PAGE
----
How we’re improving parathyroid cancer care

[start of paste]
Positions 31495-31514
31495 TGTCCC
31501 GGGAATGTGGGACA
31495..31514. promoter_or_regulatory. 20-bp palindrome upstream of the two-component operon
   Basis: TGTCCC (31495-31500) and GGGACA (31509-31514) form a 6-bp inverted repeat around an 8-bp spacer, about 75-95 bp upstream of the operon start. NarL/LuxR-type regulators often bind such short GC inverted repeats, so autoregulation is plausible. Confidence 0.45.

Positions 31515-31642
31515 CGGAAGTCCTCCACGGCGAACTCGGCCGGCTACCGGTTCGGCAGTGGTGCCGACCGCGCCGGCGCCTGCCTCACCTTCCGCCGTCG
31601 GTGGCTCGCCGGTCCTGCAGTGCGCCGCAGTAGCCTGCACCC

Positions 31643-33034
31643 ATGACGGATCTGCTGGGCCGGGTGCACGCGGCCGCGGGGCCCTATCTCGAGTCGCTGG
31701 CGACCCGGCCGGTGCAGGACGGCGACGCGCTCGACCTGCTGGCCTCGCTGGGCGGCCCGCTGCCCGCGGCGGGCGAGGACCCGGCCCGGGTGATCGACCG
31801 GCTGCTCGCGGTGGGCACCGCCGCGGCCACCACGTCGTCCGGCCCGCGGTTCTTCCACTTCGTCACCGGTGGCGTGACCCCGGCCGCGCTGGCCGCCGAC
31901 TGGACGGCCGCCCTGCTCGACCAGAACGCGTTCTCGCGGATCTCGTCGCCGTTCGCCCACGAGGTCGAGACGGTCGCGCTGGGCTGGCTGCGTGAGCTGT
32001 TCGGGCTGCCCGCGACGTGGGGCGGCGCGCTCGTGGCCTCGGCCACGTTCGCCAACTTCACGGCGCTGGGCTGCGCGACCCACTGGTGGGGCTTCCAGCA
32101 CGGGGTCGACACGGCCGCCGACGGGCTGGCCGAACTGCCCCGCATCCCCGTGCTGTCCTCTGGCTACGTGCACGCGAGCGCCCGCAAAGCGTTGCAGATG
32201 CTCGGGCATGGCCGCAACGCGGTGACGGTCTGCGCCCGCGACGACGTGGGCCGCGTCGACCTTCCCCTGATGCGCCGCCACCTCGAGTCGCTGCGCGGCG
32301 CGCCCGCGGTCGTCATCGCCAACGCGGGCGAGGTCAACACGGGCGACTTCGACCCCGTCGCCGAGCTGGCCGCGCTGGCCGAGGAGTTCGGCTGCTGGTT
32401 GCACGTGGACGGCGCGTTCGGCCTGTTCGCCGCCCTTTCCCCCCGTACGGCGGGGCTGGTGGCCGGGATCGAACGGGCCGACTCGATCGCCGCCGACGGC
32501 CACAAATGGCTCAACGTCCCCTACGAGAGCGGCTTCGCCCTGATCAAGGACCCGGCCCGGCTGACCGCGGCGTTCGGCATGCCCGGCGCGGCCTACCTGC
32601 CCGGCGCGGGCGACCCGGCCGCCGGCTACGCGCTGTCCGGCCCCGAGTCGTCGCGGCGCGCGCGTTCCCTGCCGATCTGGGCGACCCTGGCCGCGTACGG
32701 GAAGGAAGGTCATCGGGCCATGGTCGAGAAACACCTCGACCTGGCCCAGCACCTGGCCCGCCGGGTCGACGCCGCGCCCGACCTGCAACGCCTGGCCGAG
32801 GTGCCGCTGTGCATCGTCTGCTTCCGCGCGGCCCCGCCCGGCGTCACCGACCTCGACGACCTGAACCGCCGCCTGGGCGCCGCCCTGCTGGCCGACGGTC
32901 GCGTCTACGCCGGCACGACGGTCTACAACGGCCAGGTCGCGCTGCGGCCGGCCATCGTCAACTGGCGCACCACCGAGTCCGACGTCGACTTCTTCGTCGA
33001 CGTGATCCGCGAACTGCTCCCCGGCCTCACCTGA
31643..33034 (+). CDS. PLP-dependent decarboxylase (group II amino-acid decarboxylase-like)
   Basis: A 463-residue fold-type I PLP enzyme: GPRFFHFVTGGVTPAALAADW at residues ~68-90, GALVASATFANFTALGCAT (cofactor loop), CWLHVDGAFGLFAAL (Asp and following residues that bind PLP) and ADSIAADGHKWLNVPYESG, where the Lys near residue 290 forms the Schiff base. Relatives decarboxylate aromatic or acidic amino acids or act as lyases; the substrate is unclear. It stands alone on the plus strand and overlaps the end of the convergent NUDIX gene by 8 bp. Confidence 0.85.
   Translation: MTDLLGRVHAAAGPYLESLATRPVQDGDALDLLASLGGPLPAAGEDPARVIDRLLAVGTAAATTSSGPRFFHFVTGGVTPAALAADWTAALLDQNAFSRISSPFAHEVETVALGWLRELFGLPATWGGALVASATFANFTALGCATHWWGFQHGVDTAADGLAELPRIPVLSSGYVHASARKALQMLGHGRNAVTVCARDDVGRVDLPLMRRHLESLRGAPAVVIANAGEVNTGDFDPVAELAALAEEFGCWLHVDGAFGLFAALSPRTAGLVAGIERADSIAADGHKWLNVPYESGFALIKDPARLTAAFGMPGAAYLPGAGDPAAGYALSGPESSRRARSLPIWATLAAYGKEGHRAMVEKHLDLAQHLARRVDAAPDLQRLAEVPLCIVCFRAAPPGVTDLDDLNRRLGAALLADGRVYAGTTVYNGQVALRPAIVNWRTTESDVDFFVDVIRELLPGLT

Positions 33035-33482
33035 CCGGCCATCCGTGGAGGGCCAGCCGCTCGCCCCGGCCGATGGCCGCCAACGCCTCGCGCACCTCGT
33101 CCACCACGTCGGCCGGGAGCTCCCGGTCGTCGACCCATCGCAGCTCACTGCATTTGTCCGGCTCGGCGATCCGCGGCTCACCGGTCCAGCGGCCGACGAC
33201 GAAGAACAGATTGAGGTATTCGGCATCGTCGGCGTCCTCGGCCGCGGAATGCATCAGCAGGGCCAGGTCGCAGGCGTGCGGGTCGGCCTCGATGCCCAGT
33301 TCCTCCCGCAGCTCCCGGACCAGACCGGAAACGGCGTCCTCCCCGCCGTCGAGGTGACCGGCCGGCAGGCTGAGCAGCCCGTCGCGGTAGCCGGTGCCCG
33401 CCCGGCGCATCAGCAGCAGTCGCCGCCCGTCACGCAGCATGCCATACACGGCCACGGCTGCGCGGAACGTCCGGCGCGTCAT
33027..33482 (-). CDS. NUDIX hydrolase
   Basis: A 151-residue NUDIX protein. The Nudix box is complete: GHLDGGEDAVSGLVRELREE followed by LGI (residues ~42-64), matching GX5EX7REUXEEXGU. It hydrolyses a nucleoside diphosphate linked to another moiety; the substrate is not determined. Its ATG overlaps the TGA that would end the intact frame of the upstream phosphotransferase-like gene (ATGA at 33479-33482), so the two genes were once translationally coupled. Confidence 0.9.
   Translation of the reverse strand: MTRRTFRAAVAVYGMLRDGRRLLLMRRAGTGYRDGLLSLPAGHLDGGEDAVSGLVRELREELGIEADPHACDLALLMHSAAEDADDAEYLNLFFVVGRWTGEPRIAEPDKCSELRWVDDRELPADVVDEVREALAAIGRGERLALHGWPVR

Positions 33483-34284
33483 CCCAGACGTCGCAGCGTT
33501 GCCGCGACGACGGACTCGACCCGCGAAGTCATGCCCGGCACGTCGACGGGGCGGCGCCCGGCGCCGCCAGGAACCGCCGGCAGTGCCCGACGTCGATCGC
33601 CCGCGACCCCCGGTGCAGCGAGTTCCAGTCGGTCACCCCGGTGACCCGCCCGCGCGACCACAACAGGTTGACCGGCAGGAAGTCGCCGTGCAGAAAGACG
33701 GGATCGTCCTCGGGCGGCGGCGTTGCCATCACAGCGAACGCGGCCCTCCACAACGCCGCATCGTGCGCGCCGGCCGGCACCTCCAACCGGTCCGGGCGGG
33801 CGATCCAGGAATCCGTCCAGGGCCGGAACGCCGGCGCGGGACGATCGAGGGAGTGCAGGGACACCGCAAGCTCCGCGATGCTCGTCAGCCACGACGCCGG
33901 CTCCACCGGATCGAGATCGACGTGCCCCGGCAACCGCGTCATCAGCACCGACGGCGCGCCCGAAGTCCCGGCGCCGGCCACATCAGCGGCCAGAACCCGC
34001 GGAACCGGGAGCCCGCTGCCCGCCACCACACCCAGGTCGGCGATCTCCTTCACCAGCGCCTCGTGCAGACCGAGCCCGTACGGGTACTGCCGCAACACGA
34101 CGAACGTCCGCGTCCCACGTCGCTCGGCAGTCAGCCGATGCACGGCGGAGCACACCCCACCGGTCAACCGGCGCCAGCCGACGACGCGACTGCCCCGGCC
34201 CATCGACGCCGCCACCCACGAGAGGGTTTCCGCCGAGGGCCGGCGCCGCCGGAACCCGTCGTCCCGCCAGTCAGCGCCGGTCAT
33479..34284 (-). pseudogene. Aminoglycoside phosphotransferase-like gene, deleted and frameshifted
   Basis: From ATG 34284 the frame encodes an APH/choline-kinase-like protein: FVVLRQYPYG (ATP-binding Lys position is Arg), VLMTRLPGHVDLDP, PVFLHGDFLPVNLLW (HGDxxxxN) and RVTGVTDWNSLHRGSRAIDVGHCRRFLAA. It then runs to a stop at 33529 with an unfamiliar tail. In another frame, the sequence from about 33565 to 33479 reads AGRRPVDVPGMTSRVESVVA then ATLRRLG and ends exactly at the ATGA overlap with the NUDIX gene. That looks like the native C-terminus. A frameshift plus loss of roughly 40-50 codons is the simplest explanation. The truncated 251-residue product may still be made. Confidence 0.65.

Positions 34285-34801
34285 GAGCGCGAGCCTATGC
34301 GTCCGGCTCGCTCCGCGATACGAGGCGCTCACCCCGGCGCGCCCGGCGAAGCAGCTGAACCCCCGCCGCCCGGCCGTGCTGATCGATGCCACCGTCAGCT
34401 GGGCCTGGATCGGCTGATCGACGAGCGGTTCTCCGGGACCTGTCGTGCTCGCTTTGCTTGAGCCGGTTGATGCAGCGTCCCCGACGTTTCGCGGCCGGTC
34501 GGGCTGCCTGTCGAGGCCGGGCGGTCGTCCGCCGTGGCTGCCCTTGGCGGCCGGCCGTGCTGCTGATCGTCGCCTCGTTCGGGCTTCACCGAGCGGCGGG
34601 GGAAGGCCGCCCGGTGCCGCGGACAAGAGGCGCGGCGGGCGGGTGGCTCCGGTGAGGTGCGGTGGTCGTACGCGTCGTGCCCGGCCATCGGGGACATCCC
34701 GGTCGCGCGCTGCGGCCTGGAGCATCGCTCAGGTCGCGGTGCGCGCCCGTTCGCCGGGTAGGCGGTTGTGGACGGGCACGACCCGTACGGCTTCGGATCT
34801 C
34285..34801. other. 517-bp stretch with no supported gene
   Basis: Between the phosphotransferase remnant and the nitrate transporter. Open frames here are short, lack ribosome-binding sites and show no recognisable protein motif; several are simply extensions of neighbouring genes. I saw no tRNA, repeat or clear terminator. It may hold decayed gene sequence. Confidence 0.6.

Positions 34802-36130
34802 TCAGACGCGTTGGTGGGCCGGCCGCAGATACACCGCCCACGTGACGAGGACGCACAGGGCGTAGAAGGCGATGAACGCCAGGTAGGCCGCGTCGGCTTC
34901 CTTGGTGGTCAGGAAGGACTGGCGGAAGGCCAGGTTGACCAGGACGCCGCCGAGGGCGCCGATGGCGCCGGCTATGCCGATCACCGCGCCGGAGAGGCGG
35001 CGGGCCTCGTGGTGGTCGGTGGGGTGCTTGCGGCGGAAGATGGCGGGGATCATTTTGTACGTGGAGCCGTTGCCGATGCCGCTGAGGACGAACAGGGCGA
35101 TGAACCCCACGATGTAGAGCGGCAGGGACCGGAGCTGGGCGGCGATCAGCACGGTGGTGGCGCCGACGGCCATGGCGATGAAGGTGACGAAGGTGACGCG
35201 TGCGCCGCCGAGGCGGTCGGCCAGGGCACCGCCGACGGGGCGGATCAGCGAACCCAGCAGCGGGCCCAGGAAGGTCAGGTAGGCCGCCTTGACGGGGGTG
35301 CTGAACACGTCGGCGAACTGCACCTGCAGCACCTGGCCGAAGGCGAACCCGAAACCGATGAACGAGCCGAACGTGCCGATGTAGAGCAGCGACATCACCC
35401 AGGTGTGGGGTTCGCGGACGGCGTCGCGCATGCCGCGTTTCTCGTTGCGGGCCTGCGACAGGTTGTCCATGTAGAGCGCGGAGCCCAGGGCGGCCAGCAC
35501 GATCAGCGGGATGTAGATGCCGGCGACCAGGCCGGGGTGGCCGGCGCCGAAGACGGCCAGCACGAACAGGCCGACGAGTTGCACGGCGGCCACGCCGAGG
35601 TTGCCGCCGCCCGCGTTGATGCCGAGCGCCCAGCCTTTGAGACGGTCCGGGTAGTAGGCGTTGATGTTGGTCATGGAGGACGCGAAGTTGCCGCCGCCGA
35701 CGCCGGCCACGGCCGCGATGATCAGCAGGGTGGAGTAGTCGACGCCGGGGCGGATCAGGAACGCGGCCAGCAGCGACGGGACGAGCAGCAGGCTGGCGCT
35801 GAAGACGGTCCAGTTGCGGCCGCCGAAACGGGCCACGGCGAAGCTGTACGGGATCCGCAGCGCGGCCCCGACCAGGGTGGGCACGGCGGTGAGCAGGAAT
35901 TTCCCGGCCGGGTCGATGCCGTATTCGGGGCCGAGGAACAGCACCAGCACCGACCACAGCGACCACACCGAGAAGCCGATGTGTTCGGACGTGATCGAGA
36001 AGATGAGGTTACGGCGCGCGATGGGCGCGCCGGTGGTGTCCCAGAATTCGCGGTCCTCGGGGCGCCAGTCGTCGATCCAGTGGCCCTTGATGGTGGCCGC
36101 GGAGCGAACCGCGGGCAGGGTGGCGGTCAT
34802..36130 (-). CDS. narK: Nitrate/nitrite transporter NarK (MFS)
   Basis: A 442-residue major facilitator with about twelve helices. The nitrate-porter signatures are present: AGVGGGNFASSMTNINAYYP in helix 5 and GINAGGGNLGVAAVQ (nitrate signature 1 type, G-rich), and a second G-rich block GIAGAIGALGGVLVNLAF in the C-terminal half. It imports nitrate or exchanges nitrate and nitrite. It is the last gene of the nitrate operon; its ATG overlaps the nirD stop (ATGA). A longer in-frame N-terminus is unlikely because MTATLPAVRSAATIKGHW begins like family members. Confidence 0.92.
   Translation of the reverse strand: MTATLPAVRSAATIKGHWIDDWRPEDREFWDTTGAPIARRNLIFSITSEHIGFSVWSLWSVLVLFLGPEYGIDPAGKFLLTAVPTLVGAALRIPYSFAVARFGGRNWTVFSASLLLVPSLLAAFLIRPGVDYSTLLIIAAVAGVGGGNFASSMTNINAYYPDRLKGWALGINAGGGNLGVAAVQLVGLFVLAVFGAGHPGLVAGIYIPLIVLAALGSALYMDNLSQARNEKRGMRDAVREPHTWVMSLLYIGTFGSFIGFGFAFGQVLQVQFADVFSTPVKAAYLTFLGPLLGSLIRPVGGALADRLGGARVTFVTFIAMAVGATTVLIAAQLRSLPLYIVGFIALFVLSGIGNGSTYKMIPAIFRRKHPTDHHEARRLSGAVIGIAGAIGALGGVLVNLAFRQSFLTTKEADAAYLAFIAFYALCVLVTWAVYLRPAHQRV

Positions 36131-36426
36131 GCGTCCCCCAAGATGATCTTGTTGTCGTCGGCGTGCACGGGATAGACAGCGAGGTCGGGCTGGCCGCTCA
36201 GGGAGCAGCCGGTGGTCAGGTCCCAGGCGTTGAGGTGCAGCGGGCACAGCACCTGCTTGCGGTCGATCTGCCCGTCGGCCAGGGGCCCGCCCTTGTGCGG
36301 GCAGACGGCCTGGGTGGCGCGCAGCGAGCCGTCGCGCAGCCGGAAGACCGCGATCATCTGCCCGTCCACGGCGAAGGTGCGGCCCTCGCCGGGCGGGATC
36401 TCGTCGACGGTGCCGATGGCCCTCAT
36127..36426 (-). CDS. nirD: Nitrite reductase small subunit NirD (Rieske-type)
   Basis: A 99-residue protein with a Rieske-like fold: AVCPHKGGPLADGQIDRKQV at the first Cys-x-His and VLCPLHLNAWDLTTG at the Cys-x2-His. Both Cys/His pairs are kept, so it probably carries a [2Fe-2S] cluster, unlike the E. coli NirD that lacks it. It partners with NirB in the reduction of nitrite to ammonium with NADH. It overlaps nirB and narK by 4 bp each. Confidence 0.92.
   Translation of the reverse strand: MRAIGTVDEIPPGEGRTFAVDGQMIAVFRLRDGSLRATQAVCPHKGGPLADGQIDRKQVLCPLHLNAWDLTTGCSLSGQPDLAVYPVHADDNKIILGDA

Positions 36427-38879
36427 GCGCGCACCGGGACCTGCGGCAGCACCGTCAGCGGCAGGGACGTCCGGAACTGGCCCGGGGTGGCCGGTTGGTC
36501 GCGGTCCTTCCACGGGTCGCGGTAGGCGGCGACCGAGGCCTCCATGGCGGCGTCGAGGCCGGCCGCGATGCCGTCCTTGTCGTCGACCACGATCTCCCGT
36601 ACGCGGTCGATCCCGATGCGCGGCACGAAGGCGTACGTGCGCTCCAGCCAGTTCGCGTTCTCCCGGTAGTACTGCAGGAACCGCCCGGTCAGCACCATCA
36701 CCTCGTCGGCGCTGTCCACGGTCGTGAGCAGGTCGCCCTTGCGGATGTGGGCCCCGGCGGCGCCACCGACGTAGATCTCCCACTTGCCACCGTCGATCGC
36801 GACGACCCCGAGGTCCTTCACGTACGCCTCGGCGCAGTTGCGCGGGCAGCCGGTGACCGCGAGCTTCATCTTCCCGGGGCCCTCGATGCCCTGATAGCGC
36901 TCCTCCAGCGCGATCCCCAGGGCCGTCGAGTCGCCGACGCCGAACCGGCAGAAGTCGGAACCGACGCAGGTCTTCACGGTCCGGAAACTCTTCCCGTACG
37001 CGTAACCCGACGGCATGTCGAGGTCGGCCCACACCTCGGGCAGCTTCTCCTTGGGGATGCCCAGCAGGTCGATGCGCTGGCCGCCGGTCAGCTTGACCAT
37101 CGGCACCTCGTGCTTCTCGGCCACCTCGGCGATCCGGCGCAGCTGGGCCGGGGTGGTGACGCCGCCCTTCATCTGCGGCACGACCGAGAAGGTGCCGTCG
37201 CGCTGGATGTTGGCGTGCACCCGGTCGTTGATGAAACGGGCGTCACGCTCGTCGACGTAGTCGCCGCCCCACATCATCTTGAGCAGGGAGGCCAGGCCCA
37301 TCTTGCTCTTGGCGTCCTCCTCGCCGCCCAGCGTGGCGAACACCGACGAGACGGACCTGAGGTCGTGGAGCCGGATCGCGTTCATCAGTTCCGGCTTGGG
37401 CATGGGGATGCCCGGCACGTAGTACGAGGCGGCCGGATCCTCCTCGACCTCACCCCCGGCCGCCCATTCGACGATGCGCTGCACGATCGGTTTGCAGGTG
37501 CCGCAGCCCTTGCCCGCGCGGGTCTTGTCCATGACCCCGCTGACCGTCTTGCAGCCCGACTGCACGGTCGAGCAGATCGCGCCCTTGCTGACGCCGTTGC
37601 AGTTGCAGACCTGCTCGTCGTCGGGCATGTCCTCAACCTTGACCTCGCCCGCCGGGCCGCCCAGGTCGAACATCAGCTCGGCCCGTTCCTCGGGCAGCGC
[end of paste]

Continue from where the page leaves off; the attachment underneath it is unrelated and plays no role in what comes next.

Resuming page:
Until recently, decades passed with little progress in improving the survival rates of parathyroid cancer patients. But our specialized, multidisciplinary team led by Naifa L. Busaidy, M.D., and Nancy D. Perrier, M.D., is bringing parathyroid cancer patients new hope. We sat down with them to understand this rare disease and how MD Anderson is advancing parathyroid cancer treatment. Here’s what they shared. What is a parathyroid? We all have four parathyroids located in our necks. These endocrine glands are only the size of a sunflower seed, but they control the body’s calcium by producing a regulatory hormone. When a parathyroid becomes overactive and produces too much of this hormone, it’s called hyperparathyroidism. The most common endocrine disorder, hyperparathyroidism can result in tumor growth in the neck. Most parathyroid tumors are benign, but some patients have a genetic mutation that leads to the development of parathyroid cancer. If hyperparathyroidism progresses to cancer, it’s important that it’s caught and treated early, when treatment is most effective. That’s why it’s so important for patients with hyperparathyroidism to be monitored by skilled specialists, such as by our team. What are common parathyroid cancer symptoms? When monitoring hyperparathyroidism, we’re suspicious that it’s progressed to cancer if the patient’s calcium and parathyroid hormone levels are high. We’re also concerned if diagnostic imaging, such as a CT scan, ultrasound or a specialized sestamibi parathyroid scan, shows unusual features of the parathyroid gland, such as the glands appearing bigger than normal or calcified. In this case, we also check for a lump on the patient’s neck. In addition, we closely monitor patients who have a family history...